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I am developing an emulator for a closed source embedded device that includes a webserver. I'm building the emulator in embedded angstrom linux 2.6.34 using Python, and so far, I've functionally implemented the webserver to the point that it looks visually identical to the original device from the browser. Now, I'm trying to make it look identical to an Nmap OS and services scan, which has turned out to be much more difficult.

The Nmap scans have proved very different initially (the source device with no exact matches, and my emulator dead-on as Linux 2.6.32 - 2.6.39). After doing the obvious things of turning off services and closing ports on the emulator, I starting comparing the wireshark packets from the source device including IP and TCP headers, and the embedded device to determine what protocol level changes I need to make. Some of the parameters such as TCP window scaling were easy, using the sysctl.config file in Linux, but others are proving harder. For instance, when packets are fragmented on the source device, the PSH flag is set in the TCP header, and not on my device, an obvious difference to even "the most casual observer." The goal here is not to simply obfuscate my device, but to make it look convincingly similar to the source device from the packet view (specifically the two types nmap scans)

In my quest, I've come across several solutions that seem promising, but I am afraid of wasting more time on solutions that should work, when I know there are easier solutions out there.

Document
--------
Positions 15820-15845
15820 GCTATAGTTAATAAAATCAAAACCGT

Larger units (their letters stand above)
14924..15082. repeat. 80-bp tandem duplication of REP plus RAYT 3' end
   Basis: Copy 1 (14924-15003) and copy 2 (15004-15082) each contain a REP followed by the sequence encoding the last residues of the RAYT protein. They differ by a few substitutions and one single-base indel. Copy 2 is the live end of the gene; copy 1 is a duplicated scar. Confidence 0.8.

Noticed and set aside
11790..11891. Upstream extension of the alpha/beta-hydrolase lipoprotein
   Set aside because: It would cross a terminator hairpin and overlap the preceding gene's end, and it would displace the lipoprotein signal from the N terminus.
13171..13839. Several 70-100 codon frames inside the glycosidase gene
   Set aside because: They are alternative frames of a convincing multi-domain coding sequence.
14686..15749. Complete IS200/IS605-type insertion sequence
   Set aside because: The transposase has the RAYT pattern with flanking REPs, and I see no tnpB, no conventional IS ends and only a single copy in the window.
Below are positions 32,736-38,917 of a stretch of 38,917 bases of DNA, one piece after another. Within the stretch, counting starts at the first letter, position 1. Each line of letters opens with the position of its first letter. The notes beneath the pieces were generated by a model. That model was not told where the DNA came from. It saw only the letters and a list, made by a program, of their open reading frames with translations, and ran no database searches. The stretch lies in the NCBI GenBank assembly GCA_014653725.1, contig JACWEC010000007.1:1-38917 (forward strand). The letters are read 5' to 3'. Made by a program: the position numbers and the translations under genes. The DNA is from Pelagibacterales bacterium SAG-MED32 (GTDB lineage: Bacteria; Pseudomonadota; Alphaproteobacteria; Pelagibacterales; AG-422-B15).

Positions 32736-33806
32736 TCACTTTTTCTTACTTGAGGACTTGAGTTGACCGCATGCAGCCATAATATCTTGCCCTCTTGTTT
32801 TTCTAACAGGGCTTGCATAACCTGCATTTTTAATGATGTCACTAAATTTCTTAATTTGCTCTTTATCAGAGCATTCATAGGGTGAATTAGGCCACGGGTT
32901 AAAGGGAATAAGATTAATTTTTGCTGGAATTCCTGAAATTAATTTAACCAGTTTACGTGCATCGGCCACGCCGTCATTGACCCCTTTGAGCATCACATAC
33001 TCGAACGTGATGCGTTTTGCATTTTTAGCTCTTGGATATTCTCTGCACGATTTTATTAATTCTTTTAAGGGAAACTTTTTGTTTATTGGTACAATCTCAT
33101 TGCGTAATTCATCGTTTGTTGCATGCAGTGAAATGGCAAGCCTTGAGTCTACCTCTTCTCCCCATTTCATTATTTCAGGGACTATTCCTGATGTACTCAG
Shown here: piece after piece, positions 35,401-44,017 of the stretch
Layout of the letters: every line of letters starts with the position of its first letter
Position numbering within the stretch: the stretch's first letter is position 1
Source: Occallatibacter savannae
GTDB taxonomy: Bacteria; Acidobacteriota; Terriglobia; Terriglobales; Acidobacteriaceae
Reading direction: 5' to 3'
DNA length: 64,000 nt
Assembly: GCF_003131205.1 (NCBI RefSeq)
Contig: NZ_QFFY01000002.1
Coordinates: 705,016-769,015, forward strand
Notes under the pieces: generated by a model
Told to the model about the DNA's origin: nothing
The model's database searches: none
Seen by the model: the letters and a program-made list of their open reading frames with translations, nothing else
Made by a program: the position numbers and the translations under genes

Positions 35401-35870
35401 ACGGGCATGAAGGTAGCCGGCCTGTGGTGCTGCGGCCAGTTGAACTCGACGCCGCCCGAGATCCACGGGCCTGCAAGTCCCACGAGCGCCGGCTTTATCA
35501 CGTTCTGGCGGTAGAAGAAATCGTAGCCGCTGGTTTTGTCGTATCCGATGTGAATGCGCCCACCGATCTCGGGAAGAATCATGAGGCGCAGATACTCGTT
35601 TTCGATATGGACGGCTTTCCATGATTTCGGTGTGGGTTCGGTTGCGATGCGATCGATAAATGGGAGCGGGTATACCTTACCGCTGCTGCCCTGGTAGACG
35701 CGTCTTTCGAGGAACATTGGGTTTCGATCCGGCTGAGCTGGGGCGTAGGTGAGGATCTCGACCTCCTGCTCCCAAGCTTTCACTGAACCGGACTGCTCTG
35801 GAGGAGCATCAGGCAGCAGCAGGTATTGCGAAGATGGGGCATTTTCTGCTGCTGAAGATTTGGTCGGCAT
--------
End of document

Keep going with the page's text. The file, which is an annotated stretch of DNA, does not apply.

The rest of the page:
Here is a list of things I've tried, and what caused me to research another approach. The problem for most of them is lack of documentation. If anyone knows a particular approach should work, and could point me to decent documentation to help me with my configuration, I would greatly appreciate it. Being a lazy engineer, I am looking for the easiest solution. I'm not afraid of C, but if there are programs or modules out I can start or interface through python, I would prefer that.

  • IP personality: only for 2.4 kernels, and my emulator (being an embedded ARM architeture) does not have ported kernels available that go back that far.

  • Ethercap filters: got these to work on my emulator (installed on emulator, not mitm) for outgoing packets, but not for TCP and IP headers, as far as I can tell, you can only change the data fields in packets, which is inadequate. Man page gives the impression that it could work, but have not found anyone using it to change the headers, which makes me think it cannot be done.

  • Divert Sockets: cannot get this to work despite patches that are apparently designed for the 2.6 kernel. This works with IPtables to create filters where you can modify outgoing packets (headers and all) before they go through the firewall. I cannot find enough documentation for me to put the pieces together.

  • TAP/TUN: From what I've learned so far, this software based network interface should work, but I am not convinced this is the easiet way. The examples I've seen are for <2.6.36 kernels since "later kernels behave differently," which includes my emulator version.